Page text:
- Breakfast here is a minor meal. No bacon, eggs, sausage, hashbrowns. Nothing too heavy. A croissant and bowl of hot cocoa seem to be typical. I’ve always preferred a light breakfast, so this works wonderfully for me, and my kids are generally on board as well. I make a pot of hot cocoa each morning and if we don’t have pain au chocolat, then we make toast with honey or nutella instead. (Oscar still prefers oatmeal.)
- Lunchtime is sacred here. Many stores and banks close down from 12:00 to 2:00 so that employees can eat lunch. It is 3 courses, at least. Our kids eat at school, and come home with all sorts of yummy details about their food (which I promise to write up in another post). I confess, I have not eaten a proper French lunch yet. In fact, if I can find an open shop, it’s when I prefer to do my errands, because I have the store to myself.
- For dinner, we have been trying to experiment. We try French meals — like beef stew and crepes with savory fillings. Or sometimes we adapt familiar meals to French ingredients. Last night, we made pizza, but instead of pepperoni and mozzarella, we used a white sauce made from a local cream, and topped it with gruyere cheese, lardons and onions.

food market Argentan France

- As I mentioned, today, we shopped at the local farmer’s market where there are produce booths, seafood booths, dairy booths and meat booths. Then we visited the butcher and the baker.
- But we also shop at the big supermarket too. That’s where we buy flour, sugar, oatmeal — and even staples from our American diet like cold cereal, pizza dough and tortilla chips.
- One last thing. The yogurt section at the big grocery store is an event. The yogurt takes up as much space as the entire dairy section in an American supermarket. I love yogurt. I’m looking forward to trying a bunch and finding a few favorites.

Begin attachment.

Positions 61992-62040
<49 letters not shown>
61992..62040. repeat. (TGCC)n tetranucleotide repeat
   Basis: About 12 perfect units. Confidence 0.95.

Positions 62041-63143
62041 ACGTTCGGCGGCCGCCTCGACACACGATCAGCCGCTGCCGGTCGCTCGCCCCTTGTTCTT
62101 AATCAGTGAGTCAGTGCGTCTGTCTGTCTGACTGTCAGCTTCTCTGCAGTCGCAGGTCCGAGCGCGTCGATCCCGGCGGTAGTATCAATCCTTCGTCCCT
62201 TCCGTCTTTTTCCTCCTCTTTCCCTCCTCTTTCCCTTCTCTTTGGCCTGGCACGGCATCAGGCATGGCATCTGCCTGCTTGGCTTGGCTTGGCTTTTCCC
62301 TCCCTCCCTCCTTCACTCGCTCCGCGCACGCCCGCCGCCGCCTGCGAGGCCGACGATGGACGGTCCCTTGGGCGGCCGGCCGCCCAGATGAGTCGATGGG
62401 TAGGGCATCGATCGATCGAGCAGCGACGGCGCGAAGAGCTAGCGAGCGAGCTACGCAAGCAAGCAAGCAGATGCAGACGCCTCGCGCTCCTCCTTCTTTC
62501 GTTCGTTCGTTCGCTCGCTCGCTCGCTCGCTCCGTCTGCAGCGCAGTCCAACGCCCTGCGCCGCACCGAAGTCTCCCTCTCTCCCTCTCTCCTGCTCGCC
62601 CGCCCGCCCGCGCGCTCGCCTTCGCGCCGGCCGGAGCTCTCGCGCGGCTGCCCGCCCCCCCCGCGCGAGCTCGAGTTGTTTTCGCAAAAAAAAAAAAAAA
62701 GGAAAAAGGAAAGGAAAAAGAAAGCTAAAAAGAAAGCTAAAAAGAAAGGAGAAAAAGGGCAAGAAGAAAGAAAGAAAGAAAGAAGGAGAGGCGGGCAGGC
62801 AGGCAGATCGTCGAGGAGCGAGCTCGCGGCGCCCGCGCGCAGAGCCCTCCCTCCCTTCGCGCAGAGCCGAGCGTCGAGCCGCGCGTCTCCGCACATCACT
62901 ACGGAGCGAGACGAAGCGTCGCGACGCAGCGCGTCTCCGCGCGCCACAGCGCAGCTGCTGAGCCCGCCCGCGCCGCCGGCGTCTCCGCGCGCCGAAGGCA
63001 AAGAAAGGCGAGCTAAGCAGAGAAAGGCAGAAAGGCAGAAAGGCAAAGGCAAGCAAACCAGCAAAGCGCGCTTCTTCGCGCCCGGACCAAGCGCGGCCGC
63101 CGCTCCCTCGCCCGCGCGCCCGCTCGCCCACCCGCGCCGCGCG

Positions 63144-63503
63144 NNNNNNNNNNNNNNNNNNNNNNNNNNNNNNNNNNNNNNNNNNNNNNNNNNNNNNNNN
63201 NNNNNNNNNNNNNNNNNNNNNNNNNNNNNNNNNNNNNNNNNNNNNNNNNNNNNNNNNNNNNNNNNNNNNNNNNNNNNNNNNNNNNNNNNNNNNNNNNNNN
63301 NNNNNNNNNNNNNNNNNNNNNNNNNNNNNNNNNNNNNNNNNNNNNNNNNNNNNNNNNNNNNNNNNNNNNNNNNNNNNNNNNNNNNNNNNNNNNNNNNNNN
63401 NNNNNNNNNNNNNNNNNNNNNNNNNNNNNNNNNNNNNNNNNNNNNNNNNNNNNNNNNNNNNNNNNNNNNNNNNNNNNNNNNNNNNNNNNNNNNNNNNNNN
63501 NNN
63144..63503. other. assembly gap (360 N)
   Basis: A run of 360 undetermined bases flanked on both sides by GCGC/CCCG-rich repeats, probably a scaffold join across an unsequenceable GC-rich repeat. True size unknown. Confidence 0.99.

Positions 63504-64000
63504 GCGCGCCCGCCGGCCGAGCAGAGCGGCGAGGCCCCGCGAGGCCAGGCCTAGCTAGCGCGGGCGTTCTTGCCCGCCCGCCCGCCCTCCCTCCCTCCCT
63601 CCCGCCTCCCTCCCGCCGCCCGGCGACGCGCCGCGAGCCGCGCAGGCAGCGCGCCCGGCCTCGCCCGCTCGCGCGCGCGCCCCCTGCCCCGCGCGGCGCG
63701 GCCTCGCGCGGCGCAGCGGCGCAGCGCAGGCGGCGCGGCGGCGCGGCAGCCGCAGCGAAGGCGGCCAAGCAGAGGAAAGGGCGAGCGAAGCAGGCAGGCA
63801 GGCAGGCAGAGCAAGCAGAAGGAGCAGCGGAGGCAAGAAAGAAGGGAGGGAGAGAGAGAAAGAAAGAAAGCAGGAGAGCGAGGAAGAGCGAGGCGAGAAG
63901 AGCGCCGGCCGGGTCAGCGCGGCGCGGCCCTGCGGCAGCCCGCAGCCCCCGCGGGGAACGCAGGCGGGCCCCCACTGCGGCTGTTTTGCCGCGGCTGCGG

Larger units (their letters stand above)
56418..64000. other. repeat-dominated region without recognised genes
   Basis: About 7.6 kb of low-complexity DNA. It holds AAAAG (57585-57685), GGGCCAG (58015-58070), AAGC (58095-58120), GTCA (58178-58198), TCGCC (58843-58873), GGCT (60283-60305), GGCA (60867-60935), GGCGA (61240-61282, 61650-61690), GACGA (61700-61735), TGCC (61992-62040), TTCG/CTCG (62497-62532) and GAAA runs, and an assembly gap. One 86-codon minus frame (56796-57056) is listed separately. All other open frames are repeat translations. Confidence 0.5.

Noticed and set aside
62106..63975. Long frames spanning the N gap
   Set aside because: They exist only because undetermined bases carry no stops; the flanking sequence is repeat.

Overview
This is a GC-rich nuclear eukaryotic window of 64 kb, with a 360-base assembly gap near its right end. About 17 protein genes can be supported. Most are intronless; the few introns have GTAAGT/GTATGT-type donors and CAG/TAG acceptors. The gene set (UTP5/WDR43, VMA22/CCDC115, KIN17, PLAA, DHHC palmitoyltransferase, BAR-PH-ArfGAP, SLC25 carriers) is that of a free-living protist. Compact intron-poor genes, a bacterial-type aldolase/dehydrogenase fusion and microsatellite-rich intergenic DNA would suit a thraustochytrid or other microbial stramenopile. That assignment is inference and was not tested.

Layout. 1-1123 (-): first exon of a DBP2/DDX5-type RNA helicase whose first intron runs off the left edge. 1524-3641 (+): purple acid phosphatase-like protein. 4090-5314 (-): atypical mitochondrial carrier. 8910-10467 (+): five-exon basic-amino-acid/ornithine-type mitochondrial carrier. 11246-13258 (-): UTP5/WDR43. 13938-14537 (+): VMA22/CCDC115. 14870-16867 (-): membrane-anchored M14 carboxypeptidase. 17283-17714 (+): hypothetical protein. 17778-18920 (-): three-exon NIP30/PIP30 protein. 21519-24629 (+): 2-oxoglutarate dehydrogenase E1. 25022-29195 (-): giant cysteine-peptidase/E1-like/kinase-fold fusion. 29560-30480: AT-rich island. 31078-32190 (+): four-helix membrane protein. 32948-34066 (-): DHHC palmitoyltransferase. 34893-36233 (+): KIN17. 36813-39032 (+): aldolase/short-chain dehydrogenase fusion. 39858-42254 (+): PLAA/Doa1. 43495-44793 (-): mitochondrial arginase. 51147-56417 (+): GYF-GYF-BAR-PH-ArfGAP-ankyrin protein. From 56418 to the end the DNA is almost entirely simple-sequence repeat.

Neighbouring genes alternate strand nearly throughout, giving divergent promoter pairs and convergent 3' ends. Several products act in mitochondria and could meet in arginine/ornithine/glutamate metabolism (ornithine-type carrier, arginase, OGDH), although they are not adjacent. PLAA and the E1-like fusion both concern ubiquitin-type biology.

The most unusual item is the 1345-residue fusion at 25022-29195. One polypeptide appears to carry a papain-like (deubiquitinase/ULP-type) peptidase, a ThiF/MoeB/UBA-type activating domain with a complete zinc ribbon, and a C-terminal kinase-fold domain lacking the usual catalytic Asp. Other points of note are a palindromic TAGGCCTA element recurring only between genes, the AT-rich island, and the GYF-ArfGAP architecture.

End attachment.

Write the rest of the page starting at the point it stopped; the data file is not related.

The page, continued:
What about you? What would be your ideal grocery shopping experience?

P.S. — Here’s a post Jordan wrote about grocery shopping in Paris.

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School in France Wed, 16 Feb 2011 11:50:25 +0000 Design Mom

Are you curious about how we’re handling school while we’re in France? Today, I thought I’d write up a little report for you all about it. But first, let’s admire these pretty French school notebooks from Laughing Elephant. Aren’t they handsome? I love school supplies at any time of year and from any country. They make me want to write a book report. : )

french school notebook red elephant

Now to business. We have gone back and forth, back and forth on how to handle school for the kids while we’re here. But in the end found it was something that needed to be decided once we were actually here and could check out the schools and see how our kids were adjusting to the move.

First, we gathered advice from everyone we could. Blog readers, family members that had lived abroad, friends with experience in French schools. And boy oh boy, did we get a mix of pointers and precautions. Everyone seemed to have a different experience. No surprise really, the same thing can be said for school discussions in America.

But based on the advice we received and research we did, we came up with several scenarios.

1) We could use (the company that employs Ben Blair). They offer online courses that would continue the curriculum our kids had been learning in Colorado and keep them up to speed with their American counterparts. Ben Blair and I would work together to help them through their coursework and we would supplement their learning with a French tutor who would come to the house and specifically work on French immersion.